CrossFit is a big deal these days and many new people are giving it a try. As a sport, it has grown in leaps and bounds with “boxes” popping up all over the country and indeed the world. A more recent trend in the past few years has seen more people in their 40s, 50s and 60s having a go and seeing huge improvements to their health. Weight loss, lowered cholesterol, better control of blood sugar and better strength and energy levels are all drawing middle aged athletes to what once appeared to be a sport reserved for young people.
CrossFit as an organization has started taking note of this and is now recruiting doctors to become CrossFit trainers so they can inform their patients of the benefits of CrossFit instead of simply handing out medication for every symptom. The last series of the CrossFit games included athletes in their 40s to 60s who had lost large amounts of weight, cured their diabetes or got off all their blood pressure medications by following a disciplined exercise program at their gym.
But what about CrossFit’s reputation as a sport where people can get injured or end up with the dreaded “rhabdo”? Many doctors and Physical Therapists are not enamored with CrossFit because they are the ones who see folks getting injured and having to do rehab or even surgery. Concerns about the dangers of CrossFit and lack of information keep many who should be doing it on the sidelines. Practitioners who are familiar with the sport will tell you that it’s not the sport itself that’s dangerous but more often it’s the way it is executed that leads to injury.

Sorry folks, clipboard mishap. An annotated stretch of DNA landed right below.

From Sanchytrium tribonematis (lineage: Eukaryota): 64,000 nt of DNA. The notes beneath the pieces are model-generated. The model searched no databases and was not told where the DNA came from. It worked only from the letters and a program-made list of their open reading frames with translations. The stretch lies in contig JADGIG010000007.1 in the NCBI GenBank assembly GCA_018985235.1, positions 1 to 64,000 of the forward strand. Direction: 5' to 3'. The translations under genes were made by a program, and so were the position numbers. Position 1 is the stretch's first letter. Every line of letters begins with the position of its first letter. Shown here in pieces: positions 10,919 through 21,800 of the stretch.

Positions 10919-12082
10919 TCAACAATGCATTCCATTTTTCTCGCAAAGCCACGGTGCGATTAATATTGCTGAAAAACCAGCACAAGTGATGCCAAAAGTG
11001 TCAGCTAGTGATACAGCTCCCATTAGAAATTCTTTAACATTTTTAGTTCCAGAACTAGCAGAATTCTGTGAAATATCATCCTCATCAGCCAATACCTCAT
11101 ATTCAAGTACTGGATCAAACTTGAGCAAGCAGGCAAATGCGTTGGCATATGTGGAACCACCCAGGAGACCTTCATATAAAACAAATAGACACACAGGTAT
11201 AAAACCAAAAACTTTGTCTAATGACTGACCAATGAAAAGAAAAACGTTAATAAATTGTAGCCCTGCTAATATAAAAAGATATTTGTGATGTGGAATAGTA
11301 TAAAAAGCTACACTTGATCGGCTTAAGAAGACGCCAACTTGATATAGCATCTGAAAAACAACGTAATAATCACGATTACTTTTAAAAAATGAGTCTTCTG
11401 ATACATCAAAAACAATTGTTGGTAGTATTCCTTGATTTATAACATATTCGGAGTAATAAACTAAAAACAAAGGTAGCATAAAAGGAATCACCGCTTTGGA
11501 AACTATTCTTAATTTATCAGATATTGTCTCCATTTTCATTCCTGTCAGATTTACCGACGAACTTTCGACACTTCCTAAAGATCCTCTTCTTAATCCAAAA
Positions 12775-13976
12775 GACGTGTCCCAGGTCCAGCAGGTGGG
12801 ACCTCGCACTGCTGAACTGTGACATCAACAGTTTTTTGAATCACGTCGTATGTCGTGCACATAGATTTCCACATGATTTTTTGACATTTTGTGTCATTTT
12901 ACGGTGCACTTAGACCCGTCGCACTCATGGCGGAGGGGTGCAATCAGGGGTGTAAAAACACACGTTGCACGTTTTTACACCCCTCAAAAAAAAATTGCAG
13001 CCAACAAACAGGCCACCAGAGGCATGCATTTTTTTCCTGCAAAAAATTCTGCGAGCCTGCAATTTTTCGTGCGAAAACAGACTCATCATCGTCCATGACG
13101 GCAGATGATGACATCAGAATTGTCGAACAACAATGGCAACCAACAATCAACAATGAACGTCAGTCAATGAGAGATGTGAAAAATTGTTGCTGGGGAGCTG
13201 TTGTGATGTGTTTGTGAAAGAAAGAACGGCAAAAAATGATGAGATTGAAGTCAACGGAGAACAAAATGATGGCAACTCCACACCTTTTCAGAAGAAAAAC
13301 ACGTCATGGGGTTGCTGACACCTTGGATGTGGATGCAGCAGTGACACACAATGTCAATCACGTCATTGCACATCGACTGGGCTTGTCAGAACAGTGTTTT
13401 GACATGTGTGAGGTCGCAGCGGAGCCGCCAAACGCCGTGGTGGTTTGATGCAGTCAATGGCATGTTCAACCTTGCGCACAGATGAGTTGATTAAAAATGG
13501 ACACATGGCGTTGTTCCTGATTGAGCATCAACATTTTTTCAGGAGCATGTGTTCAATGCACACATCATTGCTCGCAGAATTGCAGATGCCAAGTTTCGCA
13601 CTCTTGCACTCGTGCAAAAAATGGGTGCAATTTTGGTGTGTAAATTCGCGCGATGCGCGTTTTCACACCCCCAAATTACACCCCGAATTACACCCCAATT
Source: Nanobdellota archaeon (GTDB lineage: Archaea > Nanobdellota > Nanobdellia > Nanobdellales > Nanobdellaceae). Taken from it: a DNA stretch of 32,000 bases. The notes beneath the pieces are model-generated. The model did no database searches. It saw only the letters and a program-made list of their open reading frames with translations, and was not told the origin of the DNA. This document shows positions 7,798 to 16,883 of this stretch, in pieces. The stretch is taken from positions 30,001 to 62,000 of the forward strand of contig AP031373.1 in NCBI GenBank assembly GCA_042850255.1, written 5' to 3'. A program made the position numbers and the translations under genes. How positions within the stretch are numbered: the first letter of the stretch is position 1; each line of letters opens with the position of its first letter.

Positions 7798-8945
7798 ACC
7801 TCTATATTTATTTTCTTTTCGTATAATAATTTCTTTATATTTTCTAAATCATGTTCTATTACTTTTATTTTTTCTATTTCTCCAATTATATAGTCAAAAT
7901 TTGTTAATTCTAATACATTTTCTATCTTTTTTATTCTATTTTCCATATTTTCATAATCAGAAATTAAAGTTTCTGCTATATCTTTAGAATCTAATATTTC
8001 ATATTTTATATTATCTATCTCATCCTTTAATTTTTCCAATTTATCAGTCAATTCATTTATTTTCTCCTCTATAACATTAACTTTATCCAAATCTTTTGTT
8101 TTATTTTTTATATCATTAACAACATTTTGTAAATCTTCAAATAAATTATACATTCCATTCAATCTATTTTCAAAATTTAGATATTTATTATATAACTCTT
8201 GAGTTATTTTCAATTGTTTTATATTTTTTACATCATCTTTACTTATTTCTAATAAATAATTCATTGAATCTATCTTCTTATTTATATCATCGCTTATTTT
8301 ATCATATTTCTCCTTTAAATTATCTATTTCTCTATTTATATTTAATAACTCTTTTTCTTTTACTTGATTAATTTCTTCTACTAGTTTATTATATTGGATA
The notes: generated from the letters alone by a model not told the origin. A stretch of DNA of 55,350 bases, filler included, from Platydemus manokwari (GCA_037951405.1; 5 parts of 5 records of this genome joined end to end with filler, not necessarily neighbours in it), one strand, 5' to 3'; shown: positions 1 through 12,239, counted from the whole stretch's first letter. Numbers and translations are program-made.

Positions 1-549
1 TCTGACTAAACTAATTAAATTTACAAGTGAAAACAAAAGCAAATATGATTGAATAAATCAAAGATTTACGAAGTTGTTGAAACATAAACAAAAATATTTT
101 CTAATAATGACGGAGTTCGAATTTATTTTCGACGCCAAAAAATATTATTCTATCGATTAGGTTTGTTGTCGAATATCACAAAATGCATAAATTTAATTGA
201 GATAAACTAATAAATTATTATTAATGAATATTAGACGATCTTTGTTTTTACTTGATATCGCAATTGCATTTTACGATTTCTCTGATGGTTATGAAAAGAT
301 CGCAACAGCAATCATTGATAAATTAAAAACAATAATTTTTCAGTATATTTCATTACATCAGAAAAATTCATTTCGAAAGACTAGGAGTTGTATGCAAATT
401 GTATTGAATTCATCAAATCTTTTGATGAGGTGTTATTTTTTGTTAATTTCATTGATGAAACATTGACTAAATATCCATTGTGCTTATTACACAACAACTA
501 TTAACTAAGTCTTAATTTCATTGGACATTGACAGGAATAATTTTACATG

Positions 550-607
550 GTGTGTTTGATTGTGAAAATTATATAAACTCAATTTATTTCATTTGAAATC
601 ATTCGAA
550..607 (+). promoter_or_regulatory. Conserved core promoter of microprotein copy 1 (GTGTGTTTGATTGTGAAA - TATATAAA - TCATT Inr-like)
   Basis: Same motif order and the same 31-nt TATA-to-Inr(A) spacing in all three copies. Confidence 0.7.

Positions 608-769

So, if you are thinking about dipping your toe in the water or having a sip of the CrossFit Kool-Aid and you have questions or concerns, here are a few strategies to help you get fit and stay well.
Five ways to avoid injury in CrossFit
- Listen to your coach. All CrossFit coaches have been through a training program and an exam to get their certification. They plan each workout carefully for your safety and benefit. At the beginning of each class they will have a short talk to explain each exercise and for the class to ask questions.
- Scale and Modify. Each work out has specified weights or skills that are considered RX, or as prescribed. Rx is something to aspire to but not necessary to do on every workout. Some people in the class can work out at this level, many people have to scale (reduce) the weight or modify the movement. This allows people of diverse skill and fitness levels to work out together in the same class. This also allows athletes to focus on the skill first and the weight second.
- Give your body time to catch up. CrossFit is transformative because it puts stress on your muscles, bones and joints. Eventually your body responds by becoming more flexible, losing fat, getting stronger and becoming more skillful. For this to happen, your body needs time. To avoid an injury, it is important to find your level and advance slowly. Improvement can happen over weeks, months or even years. So, it’s important to give your body time to respond and adapt to your new activity level.
- Show up. As with any new habit, if you only do it once or twice a week, you will not get the results you are looking for. At a minimum you should come 3 times a week and as soon as you can tolerate it, shoot for 4 or 5 times a week. A good strategy is to pick a time of day when you are usually available such as first thing in the morning or on your way home from work. Get your spouse involved or find a buddy to keep you accountable and make you go on the days you don’t feel like it.
- Be proactive about injuries. As with all sports and physical activities, some injuries are inevitable. The problem comes when people get injured and decide to take a week off. That week stretches to a month then 6 months and then you are back where you started. A better strategy is to have a Physical Therapist you can call as soon as you think you have an injury or even if you have an old injury that you think might flare up. Being proactive like this leads to fewer missed days and less chances of getting derailed on the way to your goals.